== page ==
How to Manage Your Cavity Pain

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Do you have pain from a cavity or tooth decay? It's time to see your dentist. But until your appointment, you've got to manage the pain.

Decay destroys your tooth's hard enamel and dentin, the layer under the enamel. That exposes the nerves and leads to sensitivity and toothaches.

This article offers quick dos and don'ts for easing cavity pain until you can get to the dentist.

  • Make a dentist appointment right away

  • Brush with warm water

  • Try an OTC anti-inflammatory

  • Apply oil of cloves (eugenol)

  • Keep your mouth as clean as possible

  • Consider a temporary filling material

  • Put off treatment—the cavity could invade the nerves

  • Expose teeth to extreme heat or cold

  • Eat sugary or acidic foods

  • Put topical medication directly on tooth or gum tissue

  • Skip brushing and flossing

Call Your Dentist

Before you do anything else, make a dentist appointment for as soon as possible. 

If they can't see you right away, ask for advice on pain relief. Be sure to tell them what medications you take.

If the pain fades temporarily, don't cancel the appointment. The damage won't repair itself, so the pain is bound to return.

cavity pain treatment

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Watch What You Eat

Avoid foods and drinks that are very cold, very hot, sugary, or acidic.

When decay invades the dentin layer of teeth, it can cause pain in response to extreme temperatures. You may want to brush your teeth with warm, not cold, water.

Acidic and sugary foods can worsen tooth decay. Your teeth may not be sensitive to them like with heat and cold. But they contribute to decay and increase pain.

Acidic foods include:

  • Citrus and citrus juices, especially lemon
  • Tomatoes
  • Anything carbonated
  • Anything sour
  • Dried fruits
  • Flavored tea
  • Vinegar, including pickled foods


When you have a toothache, get a dentist appointment as soon as possible. Avoid food and drinks that are hot, cold, sugary, or acidic. They could worsen pain and tooth decay.

Pain Management

If your dentist says it's okay, take an over-the-counter (OTC) pain relief medication.

Anti-inflammatories generally work best for dental pain. Most toothaches are caused by inflammation of tissues or nerves.

OTC anti-inflammatories include:

  • Advil or Motrin (ibuprofen)
  • Aleve (naproxen)

If you need more pain relief, Tylenol (acetaminophen) may help. It's usually safe to combine Tylenol with anti-inflammatories. (If you have concerns, ask your dentist, primary care provider, or pharmacist.)

Never put topical pain relief medication directly on the tooth or gums. It can cause chemical burns.

Another option is oil of cloves (eugenol). It's used in various dental materials because of its germ-killing and pain-relieving properties.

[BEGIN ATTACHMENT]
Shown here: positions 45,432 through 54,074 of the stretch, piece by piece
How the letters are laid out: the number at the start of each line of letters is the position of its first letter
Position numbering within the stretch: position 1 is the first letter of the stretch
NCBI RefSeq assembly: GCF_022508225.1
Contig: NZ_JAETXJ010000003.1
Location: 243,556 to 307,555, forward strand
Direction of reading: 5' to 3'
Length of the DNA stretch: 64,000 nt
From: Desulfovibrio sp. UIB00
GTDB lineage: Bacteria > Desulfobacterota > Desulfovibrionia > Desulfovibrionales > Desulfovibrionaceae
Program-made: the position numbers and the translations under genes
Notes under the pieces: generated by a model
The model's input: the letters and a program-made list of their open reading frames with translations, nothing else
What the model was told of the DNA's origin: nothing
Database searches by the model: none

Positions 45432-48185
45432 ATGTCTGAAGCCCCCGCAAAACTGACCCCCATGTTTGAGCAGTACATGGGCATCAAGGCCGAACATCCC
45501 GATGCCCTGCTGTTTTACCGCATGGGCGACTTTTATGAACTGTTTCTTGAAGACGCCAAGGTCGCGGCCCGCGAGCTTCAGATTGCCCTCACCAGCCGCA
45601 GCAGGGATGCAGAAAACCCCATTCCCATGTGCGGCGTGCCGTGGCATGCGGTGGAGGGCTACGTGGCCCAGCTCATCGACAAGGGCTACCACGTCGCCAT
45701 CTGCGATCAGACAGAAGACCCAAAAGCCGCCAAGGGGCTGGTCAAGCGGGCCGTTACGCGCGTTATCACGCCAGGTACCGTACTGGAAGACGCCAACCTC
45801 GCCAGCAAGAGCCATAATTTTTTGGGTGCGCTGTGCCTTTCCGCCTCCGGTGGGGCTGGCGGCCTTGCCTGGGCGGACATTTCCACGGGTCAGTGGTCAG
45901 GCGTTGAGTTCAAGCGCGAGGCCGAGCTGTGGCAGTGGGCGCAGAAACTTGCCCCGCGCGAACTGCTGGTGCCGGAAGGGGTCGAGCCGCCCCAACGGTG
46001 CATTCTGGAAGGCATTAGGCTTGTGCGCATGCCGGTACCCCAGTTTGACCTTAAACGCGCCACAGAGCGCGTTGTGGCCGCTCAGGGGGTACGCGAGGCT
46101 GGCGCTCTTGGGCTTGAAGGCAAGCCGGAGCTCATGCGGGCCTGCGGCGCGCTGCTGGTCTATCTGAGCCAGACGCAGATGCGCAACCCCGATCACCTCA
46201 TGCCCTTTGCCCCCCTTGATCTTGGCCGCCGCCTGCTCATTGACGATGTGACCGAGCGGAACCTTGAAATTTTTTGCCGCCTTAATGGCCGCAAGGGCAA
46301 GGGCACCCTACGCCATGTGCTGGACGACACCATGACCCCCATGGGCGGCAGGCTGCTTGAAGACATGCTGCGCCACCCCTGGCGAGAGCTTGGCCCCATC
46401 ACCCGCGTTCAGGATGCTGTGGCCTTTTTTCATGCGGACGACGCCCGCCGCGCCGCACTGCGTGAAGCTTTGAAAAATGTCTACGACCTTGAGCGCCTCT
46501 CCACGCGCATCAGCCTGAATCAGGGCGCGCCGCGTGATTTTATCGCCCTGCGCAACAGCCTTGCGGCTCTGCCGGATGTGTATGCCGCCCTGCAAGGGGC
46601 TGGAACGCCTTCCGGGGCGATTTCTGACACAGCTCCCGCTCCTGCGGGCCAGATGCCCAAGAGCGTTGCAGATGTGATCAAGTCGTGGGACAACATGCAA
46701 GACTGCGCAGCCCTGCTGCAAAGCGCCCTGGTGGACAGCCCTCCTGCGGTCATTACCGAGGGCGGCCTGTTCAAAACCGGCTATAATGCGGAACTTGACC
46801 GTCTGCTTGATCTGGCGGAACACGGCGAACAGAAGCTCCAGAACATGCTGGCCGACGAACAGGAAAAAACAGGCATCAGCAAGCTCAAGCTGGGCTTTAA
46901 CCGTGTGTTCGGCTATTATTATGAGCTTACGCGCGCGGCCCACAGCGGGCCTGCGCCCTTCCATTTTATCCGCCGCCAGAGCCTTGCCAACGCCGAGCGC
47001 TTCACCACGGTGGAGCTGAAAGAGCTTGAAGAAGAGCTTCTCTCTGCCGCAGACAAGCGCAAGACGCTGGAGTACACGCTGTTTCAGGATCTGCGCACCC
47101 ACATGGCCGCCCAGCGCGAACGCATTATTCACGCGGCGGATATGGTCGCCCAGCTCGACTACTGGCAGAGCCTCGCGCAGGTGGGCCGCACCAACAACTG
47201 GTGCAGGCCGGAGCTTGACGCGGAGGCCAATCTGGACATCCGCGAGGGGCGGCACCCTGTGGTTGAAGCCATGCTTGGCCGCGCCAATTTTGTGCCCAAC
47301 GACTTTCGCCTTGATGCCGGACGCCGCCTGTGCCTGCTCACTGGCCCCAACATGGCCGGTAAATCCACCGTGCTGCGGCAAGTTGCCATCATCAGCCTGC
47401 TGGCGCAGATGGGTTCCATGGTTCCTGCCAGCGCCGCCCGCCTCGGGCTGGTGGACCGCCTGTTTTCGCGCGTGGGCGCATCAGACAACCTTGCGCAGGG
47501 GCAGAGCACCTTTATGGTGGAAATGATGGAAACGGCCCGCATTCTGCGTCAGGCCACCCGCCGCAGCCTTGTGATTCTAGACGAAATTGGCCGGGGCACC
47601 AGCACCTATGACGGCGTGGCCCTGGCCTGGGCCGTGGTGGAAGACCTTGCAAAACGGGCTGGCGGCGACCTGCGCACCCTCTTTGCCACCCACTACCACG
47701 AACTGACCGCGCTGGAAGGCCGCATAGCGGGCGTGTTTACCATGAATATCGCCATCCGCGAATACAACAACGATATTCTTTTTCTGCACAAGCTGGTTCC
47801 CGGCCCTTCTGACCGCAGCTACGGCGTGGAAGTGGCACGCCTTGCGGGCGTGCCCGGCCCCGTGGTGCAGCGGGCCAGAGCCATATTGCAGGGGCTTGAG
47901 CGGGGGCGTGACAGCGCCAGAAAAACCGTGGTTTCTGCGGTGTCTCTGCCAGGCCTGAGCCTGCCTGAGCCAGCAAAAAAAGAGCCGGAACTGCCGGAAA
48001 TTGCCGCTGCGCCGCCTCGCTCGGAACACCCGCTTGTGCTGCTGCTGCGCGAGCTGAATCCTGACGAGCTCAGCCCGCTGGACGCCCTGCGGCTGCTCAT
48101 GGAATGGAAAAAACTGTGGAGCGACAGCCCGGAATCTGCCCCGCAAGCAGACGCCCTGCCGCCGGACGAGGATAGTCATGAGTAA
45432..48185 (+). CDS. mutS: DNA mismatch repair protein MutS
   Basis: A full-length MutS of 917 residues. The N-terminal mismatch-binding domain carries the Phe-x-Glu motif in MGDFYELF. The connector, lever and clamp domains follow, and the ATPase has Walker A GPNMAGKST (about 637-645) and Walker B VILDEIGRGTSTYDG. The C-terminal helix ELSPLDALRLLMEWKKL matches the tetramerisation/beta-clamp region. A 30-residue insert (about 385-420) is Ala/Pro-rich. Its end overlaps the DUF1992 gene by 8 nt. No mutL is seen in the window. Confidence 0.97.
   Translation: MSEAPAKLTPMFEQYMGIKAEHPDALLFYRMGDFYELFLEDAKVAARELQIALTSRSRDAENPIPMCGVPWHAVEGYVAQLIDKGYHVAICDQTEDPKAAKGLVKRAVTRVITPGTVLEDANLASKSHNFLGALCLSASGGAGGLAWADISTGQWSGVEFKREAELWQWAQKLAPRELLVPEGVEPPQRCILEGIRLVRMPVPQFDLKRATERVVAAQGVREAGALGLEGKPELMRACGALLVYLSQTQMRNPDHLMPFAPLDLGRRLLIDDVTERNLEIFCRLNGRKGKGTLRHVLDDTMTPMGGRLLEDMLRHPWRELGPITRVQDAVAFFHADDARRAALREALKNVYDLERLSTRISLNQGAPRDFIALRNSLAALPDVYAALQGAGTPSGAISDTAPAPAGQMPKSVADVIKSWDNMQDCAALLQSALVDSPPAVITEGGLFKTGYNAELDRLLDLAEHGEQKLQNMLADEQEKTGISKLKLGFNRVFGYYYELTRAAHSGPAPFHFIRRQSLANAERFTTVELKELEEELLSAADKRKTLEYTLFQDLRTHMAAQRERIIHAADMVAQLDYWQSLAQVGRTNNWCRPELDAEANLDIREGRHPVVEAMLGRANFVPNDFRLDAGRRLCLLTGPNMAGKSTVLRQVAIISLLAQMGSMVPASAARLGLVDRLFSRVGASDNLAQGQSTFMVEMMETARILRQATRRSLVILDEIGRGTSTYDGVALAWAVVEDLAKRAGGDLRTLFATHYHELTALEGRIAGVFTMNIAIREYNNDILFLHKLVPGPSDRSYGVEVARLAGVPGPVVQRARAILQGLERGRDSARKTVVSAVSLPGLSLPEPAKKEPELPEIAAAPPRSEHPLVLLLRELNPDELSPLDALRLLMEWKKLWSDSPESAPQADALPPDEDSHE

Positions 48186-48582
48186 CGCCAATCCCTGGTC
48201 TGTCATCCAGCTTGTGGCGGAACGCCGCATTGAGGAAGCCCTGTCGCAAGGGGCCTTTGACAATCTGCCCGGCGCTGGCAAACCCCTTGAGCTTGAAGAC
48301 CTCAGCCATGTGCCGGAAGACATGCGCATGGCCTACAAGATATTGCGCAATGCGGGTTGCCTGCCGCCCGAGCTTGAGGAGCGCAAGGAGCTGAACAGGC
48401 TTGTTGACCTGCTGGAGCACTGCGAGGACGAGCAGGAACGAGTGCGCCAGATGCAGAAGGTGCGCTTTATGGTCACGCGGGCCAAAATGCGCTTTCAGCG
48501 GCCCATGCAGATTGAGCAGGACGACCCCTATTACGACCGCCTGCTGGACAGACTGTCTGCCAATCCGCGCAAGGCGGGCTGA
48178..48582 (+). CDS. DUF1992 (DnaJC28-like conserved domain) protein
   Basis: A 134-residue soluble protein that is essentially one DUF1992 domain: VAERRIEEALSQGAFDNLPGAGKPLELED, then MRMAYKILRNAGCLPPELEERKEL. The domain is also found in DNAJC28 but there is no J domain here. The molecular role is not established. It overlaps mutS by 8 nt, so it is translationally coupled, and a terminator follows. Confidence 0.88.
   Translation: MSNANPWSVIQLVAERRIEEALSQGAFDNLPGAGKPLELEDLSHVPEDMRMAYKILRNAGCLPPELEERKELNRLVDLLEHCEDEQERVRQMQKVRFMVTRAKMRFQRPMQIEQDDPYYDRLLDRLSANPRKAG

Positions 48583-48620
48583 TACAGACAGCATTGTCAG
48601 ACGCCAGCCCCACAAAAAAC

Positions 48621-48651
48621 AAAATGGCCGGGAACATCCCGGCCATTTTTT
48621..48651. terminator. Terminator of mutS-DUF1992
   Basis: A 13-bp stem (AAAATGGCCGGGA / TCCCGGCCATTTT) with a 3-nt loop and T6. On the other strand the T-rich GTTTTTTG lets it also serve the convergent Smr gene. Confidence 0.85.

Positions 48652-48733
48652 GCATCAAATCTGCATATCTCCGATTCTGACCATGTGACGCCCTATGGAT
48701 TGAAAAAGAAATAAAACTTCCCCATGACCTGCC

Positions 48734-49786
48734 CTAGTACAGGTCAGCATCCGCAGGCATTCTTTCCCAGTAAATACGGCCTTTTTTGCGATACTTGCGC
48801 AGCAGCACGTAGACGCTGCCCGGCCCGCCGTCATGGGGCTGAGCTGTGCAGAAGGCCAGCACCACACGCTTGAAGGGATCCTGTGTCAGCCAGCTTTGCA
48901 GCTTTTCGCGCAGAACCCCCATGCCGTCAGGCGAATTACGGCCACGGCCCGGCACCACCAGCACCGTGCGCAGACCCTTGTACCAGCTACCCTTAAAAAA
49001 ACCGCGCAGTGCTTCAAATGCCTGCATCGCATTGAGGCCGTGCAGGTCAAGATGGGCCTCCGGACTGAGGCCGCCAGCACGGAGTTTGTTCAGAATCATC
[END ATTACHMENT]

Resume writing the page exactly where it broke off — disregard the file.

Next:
You can find eugenol in most health food stores. To use it, soak a small piece of cotton. Blot the cotton on a piece of tissue to remove the excess.

Using clean tweezers, hold the cotton on the painful tooth for 10 seconds. Make sure you don't swallow any of the oil.


To manage tooth pain, take an OTC anti-inflammatory like Advil or Aleve. If you still have pain, Tylenol may help. Eugenol is also effective for relieving pain from cavities.

Take Care of the Area

Don't avoid brushing or flossing the painful area. Keeping your mouth clean can help. That's because clumps of bacteria produce acid and increase pain.

Try flossing between the painful teeth. Removing any food particles and plaque may help reduce pain.

Some pharmacies have OTC filling material that temporarily seals the cavity. If you can identify exactly where it is, this may help alleviate pain and protect the area.

Ask your dentist before you do this, though. Some of them believe sealing a painful or infected tooth may cause more pain. It may also worsen the infection by sealing in bacteria.


7 Tips for Preventing Cavities


When you have tooth pain from a cavity or decay:

  • Get a dentist appointment right away.
  • Avoid hot, cold, sugary, or acidic food and drinks.
  • Take an OTC anti-inflammatory like Advil or Aleve.
  • Tylenol and eugenol may help as well.
  • Gently brush and floss to keep the area clean.
  • Ask your dentist if OTC filling material is a good idea.

A Word From Verywell

Other parts of your body can heal themselves, but teeth can't. Don't cancel or delay an appointment if your pain fades. The problem that caused the pain remains.

The longer you wait, the deeper the cavity will go and the more pain it may cause. You could end up needing a root canal or even a tooth extraction instead of a simple filling.

The best course of action is to see your dentist and get the problem fixed.

4 Sources
Verywell Health uses only high-quality sources, including peer-reviewed studies, to support the facts within our articles. Read our editorial process to learn more about how we fact-check and keep our content accurate, reliable, and trustworthy.
  1. American Dental Association: Mouth Healthy. Erosion: What you eat and drink can impact teeth.

  2. University of Minnesota Extension Service. Pickling basics.

  3. Renton T. Dental (odontogenic) painRev Pain. 2011;5(1):2-7. doi:10.1177/204946371100500102

  4. Kumarswamy A. Multimodal management of dental pain with focus on alternative medicine: A novel herbal dental gelContemp Clin Dent. 2016;7(2):131-139. doi:10.4103/0976-237X.183066

Additional Reading

By Shawn Watson
Shawn Watson is an orthodontic dental assistant and writer with over 10 years of experience working in the field of dentistry.